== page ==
6th District sees registration shift - more democrats, fewer republicans after redistricting

Author: Roger Alford
Lexington Herald-Leader
October 18, 2012

FRANKFORT An increase in the number of registered Democrats and a decrease in Republicans in Kentucky's 6th Congressional District would appear to favor Democratic U.S. Rep. Ben Chandler in his rematch with GOP challenger Andy Barr.

The State Board of Elections released updated registration statistics Wednesday showing that 292,805 Democrats registered to vote in the 6th District.

That's up 8,281 voters from 284,524 in 2010 when Chandler first faced Barr. Meanwhile, Republican registrations fell by 3,890 from 170,678 to 166,788. The change is largely due to a redistricting plan approved by the state legislature earlier this year.

The campaigns differed on the significance of the change.

"This shift absolutely benefits our campaign," said Chandler spokeswoman Meghan Groob. "While the registration advantage is big, you can't underestimate the fact that folks in the new counties already know and respect Ben Chandler. He represented these counties for eight years as attorney general and four years as state auditor, and he's looking forward to representing them again after the election."

Democrats now hold a 126,000-voter edge over Republicans in the 6th District, but some question whether that's sufficient to overcome the drag of President Barack Obama, an unpopular political figure in Kentucky.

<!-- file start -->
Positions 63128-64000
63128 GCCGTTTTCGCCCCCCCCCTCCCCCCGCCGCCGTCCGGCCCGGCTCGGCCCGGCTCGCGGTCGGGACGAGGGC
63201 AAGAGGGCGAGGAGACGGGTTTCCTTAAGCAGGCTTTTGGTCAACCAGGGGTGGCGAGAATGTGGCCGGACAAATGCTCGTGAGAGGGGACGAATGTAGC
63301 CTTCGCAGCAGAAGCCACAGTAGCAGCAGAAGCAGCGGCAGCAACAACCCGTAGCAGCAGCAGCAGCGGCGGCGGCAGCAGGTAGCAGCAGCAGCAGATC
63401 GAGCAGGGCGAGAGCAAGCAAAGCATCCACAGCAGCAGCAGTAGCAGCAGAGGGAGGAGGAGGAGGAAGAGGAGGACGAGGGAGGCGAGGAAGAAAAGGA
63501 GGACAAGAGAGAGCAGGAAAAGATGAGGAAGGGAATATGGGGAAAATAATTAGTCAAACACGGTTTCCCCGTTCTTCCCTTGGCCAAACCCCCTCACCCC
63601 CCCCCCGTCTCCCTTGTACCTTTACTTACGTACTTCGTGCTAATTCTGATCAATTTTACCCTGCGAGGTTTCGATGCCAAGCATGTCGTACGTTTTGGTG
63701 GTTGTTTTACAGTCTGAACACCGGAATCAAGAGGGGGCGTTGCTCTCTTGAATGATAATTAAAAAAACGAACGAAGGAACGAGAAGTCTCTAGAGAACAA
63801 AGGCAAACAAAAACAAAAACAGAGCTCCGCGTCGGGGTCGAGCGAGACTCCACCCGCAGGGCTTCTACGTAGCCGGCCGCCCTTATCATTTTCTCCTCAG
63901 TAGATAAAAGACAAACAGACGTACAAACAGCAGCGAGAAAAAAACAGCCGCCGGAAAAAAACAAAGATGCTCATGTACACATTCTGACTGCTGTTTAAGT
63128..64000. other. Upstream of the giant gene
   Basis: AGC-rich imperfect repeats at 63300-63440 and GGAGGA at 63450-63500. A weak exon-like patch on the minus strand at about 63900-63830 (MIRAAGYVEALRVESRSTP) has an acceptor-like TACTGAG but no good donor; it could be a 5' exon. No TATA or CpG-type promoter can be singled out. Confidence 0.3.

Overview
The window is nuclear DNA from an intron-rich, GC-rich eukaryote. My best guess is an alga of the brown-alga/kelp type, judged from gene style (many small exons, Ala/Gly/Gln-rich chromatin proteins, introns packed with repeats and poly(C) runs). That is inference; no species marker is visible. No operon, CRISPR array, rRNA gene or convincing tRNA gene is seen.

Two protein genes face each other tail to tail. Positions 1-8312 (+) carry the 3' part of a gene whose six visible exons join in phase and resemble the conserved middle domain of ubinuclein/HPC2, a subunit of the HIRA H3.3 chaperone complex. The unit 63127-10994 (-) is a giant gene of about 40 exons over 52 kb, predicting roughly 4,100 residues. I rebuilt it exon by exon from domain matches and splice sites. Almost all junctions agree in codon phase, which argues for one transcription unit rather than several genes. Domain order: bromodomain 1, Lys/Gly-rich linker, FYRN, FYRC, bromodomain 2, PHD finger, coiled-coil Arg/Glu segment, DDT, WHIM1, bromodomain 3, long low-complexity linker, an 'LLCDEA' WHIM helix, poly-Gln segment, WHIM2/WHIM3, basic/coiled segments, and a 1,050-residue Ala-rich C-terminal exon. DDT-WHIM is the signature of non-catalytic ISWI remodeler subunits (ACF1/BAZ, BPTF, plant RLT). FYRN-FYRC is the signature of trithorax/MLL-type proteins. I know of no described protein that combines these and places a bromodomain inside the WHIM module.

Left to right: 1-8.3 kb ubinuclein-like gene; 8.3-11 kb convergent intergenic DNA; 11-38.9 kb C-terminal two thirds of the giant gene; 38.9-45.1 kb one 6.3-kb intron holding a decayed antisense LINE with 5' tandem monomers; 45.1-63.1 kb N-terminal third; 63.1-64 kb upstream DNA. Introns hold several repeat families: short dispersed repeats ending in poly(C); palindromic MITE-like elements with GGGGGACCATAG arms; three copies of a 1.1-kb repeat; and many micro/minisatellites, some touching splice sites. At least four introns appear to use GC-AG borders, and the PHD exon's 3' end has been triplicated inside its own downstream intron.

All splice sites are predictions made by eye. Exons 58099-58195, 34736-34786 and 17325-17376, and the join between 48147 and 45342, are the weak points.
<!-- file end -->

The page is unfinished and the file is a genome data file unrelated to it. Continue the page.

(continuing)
In Kentucky's May presidential primary, 42 percent of Democratic voters marked their ballots "uncommitted" rather than voting for Obama.

"Party labels mean less than they ever have this year," said Barr campaign manager Pat Melton. "Andy Barr's message of jobs, opportunity, and accountability is resonating with 6th District Democrats who are fed up with a cardboard congressman with a thin record and an even more invisible presence in their communities."

University of Kentucky political scientist Ernest Yanarella pointed out that Barr lost the 2010 election to Chandler by fewer than 700 votes despite a similarly huge Democratic advantage that year.

"I think that there are larger forces that are operating on this particular 6th District contest," Yanarella said. "Obama's shadow casts heavily across the 6th District."

Yanarella said the political climate seems to favor Republicans in Kentucky this year.

"Obviously, the existing edge and the redistricting clearly give Chandler a large advantage," he said. "Andy Barr got very close last election, despite the inherent advantage to the Democrat, which suggest he commands a lot of support from putative Democrats."

A record number of Kentuckians are registered to vote on Nov. 6 when they will choose state representatives and senators across the state and decide whether to ratify a constitutional amendment that would make hunting a right.

Since the May primary, Republican registrations grew statewide by 28,884 to 1,151,331.

Democratic registrations increased by 18,926 to 1,665,853.

The latest registration statistics also show that women voters still outnumber men 53 percent to 47 percent in Kentucky, and that Democrats outnumber Republicans 55 percent to 28 percent. Some 7 percent of the electorate is registered with third parties.